Regional Roundup: Norton Gets New Superintendent, Brown Water in Foxborough, and More

A look at the top headlines around the area.

Mansfield's Robinson Principal Kristenson Announces Retirement

Mansfield School superintendent Brenda Hodges and the entire School Committee said a heartfelt goodbye to retiring Robinson principal Kate Kristenson.

“It has been a privilege to work with professionals at both schools,” she said. “I would to send a special thank you to the parents for your support and trust.”

Kristenson has been working for the Mansfield school system for more than 35 years. She started her career in 1976 in a variety of different roles. She is retiring from her position as principal for the Robinson School, but has also been the principal for the Jordan Jackson school.

“Being part of the Mansfield school community has been very rewarding,” she said in a letter to the school committee. “I have strived to make a difference in a positive learning environment where excellence has been the goal.”


Easton Resident Named as Division Chief in Attorney General’s Office

An Easton lawyer recently became a top ranking official in Massachusetts Attorney General Martha Coakley's office.

George Zachos was recently named as one of Coakley's new Division Chiefs, according to a statement released Tuesday.

Zachos, who is a graduate of Boston College and Oklahoma College of Law was named as the Medicaid Fraud Division Chief, according to the statement. The Easton lawyer had previously served as a managing attorney of the AG’s Medicaid Fraud Division since 2007. He also has more than 17 years of litigation experience.


Norton Finalizes Superintendent Choice Contract

The Norton School Committee and Joseph Baeta signed Baeta’s contract to be the new permanent schools superintendent Monday. The school committee chose Baeta unanimously over several other candidates earlier in January. 

During the search, Baeta said he wanted to start improving Norton’s academic standing as a district, and he said he wanted to start at the beginning by trying to implement a full-day kindergarten program and implement more technology in the schools.


Foxborough Hikes Water & Sewer Rates Despite Brown Water Problems

Residents fed up with paying for poor water quality will find no silver lining in the Foxborough Water & Sewer Commissioners’ decision to hike water & sewer rates Monday.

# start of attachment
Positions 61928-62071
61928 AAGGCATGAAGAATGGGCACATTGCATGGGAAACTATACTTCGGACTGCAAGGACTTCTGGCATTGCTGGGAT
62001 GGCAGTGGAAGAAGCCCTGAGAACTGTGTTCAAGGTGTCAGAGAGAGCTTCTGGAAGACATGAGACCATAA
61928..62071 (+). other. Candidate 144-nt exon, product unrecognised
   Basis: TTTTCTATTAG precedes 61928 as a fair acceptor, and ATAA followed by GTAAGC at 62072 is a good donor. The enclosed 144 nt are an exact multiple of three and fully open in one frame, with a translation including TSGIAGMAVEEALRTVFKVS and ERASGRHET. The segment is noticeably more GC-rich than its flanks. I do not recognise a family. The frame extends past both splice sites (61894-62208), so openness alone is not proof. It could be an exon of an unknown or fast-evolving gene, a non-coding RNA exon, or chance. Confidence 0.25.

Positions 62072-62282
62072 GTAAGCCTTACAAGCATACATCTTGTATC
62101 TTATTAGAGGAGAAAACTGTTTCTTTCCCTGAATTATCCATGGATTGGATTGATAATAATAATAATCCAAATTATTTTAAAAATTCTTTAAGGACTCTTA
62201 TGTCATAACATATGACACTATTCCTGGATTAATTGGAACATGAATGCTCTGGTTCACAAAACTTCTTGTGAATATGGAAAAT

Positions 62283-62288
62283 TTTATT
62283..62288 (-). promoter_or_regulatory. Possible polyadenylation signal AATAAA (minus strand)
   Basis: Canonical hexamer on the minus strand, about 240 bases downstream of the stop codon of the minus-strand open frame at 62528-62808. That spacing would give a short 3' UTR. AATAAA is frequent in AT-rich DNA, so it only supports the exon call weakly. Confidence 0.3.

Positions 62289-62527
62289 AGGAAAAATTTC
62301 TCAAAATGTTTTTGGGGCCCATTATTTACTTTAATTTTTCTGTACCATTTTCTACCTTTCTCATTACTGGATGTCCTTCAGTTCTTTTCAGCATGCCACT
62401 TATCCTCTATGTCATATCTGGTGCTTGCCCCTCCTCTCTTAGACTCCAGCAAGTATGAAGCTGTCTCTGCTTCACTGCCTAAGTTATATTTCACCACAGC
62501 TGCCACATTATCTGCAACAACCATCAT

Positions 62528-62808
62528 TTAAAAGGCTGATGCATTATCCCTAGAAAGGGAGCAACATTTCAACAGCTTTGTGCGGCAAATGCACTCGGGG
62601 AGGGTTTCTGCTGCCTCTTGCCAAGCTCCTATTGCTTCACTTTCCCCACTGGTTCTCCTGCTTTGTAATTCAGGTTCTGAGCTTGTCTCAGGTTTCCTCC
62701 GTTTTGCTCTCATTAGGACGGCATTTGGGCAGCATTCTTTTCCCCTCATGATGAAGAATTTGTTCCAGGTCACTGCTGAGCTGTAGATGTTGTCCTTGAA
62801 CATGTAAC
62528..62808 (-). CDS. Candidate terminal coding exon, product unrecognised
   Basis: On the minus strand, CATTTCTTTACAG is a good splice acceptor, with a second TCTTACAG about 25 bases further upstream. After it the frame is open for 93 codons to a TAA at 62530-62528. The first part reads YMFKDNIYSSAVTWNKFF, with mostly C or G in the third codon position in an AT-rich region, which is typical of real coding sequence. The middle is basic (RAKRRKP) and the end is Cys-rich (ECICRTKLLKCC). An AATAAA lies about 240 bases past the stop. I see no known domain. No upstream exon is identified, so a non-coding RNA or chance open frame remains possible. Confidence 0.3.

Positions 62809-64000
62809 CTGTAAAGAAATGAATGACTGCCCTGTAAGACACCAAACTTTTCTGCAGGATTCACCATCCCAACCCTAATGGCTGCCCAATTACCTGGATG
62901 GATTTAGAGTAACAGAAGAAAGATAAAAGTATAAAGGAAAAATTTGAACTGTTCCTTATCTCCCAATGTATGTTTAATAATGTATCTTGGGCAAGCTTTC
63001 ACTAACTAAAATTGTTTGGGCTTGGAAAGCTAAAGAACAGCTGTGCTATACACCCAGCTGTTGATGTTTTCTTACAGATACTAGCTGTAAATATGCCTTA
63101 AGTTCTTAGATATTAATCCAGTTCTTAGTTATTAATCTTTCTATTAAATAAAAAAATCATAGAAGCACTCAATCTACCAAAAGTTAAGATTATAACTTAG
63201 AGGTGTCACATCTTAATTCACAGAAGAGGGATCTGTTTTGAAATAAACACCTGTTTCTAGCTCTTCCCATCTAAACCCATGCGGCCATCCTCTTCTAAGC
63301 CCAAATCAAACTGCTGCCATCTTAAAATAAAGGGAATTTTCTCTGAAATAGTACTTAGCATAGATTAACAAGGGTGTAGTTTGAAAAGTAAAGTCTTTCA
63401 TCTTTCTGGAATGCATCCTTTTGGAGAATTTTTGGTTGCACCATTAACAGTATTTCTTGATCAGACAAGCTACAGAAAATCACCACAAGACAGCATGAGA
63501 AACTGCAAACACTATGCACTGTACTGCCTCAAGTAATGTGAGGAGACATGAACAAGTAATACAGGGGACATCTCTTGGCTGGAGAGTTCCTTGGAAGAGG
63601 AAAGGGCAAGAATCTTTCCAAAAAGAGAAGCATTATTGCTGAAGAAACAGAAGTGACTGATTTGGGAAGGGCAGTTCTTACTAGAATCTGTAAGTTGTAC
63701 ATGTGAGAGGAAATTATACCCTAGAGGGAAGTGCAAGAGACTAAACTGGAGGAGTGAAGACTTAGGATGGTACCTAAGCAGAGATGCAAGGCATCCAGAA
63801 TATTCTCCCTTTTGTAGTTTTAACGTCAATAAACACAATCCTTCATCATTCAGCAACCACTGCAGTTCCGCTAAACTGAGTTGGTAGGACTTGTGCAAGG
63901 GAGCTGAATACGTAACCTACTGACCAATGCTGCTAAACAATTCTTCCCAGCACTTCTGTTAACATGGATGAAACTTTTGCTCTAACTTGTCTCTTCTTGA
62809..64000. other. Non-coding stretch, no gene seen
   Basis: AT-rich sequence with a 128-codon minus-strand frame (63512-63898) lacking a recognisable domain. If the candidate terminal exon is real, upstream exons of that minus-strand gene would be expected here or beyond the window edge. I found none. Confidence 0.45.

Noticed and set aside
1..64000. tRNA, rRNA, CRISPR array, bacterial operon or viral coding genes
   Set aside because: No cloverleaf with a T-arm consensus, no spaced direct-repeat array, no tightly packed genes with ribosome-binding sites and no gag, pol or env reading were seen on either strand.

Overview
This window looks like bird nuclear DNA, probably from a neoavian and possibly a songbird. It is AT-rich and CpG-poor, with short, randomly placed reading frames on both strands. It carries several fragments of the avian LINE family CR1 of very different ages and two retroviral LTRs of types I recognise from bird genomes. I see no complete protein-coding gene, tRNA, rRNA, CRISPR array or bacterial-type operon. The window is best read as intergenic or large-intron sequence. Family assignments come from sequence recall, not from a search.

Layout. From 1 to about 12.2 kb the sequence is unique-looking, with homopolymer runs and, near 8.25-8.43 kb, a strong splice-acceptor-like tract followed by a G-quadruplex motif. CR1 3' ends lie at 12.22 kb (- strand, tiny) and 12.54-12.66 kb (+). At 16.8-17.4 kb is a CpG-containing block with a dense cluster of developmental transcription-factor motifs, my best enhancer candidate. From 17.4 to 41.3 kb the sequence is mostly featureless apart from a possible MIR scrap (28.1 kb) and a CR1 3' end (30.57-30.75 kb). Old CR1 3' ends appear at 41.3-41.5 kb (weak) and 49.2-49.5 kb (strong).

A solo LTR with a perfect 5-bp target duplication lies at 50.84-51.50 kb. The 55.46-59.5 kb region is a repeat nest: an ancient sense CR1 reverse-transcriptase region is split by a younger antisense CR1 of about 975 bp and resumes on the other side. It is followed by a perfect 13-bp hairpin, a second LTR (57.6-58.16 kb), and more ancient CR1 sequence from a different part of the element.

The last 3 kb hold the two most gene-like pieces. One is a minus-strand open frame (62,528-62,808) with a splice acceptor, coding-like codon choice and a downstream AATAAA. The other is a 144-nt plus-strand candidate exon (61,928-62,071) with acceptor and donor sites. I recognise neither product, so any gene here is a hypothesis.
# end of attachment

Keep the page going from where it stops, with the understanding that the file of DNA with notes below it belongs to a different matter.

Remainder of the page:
That’s because the rate increases, which take effect immediately, will not bring any immediate relief to residents experiencing brown water in town. Instead, the newly approved hikes are said to be long overdue and necessary because the town’s enterprise account currently isn’t bringing in enough revenue to cover costs.

DPW Director Roger Hill said while the water and sewer rates vary based on use; the best indicator of cost for average homeowners and businesses is the minimum rate. For water, that rate was $53.52 per quarter year for 750 cubic feet (5,600 gallons) or less before Monday’s 6 percent increase. The new minimum water rate, according to Hill, will be $56.73 per quarter. For sewer, the rate was $53.82 per quarter year for 750 cubic feet (5,600 gallons) or less before Monday’s 7.5 percent increase. Hill says the new minimum sewer rate will be $57.86 per quarter.


Seekonk School District Needs Money for Security Plan

The Seekonk School Committee voted 4-0 this week for the town to give the school district $127,000 to the district to begin a three-phase plan to improve security at the local schools. Town Meeting will vote on the request Feb. 25.

School Committee Chair Mitch Vieira said the funding would cover the first phase, which is "mainly to allow the police and fire individuals who are in the building to communicate freely and not hit any cellular drop zones or radio drop zones while they are in the building." The other phases, for which the school district will ask to be funded at a later time will cover "enhancing our access control and surveillance monitoring" and "safety reconstruction, including some physical structure changes.”


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